The Boston Celtics are set to open training camp in Newport, Rhode Island on September 26. The 2017-18 roster has many new faces and is loaded with talent. Danny Ainge’s roster overhaul during the off-season brought in established stars such as Kyrie Irving and Gordon Hayward. With the Celtics hype-train full steam ahead, and me riding shotgun, there is a small roster concern. The Celtics lack a true, rim protecting, rebound-grabbing center.
Understandably, Ainge cannot address every roster issue and with NBA teams increasingly favoring small-ball, this might not concern the Celtics brass at all. Similarly, the Celtics probably feel with the additions of Aron Baynes and Marcus Morris, rim-protection and rebounding can only get better.
The need for a true center arises from last seasons team statistics where the Celtics ranked 26/30 teams in total rebounding as well as 22/30 in total shot blocking. As a championship contender, the Celtics definitely are not in best company when it comes to team rebounding, ranked between Indiana and Sacramento. When looking at other contenders like the Golden State Warriors or Houston Rockets, their answer is clear for the center position. For example, the Warriors are the best team in the league and love to play small-ball, yet they have started Javale McGee and Zaza Pachulia at center each of the past two seasons. At best, the green team has question marks at center.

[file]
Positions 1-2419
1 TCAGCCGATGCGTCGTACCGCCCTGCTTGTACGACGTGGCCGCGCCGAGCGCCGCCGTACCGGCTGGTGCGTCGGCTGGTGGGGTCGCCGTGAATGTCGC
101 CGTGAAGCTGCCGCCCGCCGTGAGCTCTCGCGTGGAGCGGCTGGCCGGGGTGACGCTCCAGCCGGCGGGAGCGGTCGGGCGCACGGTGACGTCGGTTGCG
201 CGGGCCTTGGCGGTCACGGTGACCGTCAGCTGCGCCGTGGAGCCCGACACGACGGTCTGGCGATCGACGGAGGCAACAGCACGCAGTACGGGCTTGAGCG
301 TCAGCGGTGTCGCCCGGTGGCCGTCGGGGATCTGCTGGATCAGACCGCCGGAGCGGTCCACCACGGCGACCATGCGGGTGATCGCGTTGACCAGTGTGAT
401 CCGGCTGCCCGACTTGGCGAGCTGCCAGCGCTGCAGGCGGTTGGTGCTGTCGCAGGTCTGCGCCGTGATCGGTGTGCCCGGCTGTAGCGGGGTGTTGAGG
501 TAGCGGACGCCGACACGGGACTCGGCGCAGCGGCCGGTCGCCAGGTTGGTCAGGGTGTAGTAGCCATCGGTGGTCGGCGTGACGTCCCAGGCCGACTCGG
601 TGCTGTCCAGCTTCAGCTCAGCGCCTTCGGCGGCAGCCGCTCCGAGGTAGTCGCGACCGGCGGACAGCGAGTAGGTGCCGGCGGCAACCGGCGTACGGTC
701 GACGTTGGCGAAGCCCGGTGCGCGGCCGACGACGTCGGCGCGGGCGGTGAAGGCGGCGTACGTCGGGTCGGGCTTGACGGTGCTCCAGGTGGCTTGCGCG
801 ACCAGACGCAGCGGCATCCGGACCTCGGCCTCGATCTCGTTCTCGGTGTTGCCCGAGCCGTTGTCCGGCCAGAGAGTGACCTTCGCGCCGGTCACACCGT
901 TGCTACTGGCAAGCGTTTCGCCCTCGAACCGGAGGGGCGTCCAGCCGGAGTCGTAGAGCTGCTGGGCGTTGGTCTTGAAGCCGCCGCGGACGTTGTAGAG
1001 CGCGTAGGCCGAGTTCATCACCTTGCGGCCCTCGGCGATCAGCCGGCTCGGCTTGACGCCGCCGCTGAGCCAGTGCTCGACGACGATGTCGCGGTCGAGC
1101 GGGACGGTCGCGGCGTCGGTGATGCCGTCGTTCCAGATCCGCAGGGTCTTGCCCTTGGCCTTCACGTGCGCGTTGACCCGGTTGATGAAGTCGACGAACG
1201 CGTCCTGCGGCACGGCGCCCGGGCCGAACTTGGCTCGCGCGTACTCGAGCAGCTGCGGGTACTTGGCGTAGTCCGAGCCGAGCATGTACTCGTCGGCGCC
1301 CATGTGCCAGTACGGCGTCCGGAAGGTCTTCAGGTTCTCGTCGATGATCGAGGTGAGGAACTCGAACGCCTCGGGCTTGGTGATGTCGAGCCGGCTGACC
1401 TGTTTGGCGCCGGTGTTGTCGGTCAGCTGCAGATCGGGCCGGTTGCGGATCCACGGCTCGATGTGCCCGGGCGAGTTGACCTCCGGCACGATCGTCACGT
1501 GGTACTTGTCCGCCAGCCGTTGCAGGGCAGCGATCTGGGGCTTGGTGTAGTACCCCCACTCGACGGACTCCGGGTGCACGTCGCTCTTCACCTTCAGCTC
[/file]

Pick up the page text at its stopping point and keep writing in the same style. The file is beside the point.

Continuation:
The Celtics current options to fill the 5 spot all have glaring issues. Al Horford is a natural power-forward, not known for posting big rebounding or shot blocking numbers. However, he did average 1.3 blocks per game last season which is a higher output for him. His rebounding numbers were average for him and we don’t know if he will sustain the defensive presence he had last season. Aron Baynes has the size for the position, but did not start last season, plus I question his athleticism in Brad Stevens uptempo offense at 6’10” and 260 pounds. While he isn’t a center, Marcus Morris might see some time at the 5 spot this year. With his recent off-the-court issues and ability to stretch the floor, it is realistic to believe he won’t play very close to the basket or just won’t play for a period of time due to legal trouble.
Aside from signing a free agent, the Celtics could wait to see if the answer can be found internally. Aron Baynes projects to grab 10.5 rebounds per 36 minutes which is a promising projection. Averaging 10.5 rebound per game would have ranked 11th out of all players in the NBA last season. In terms shot blocking, the Celtics best hope is probably Horford continuing to be an above-average shot blocker for himself. Another solution could be relying on the combination of Baynes and Morris to play physical defense and act as enforcers in the paint.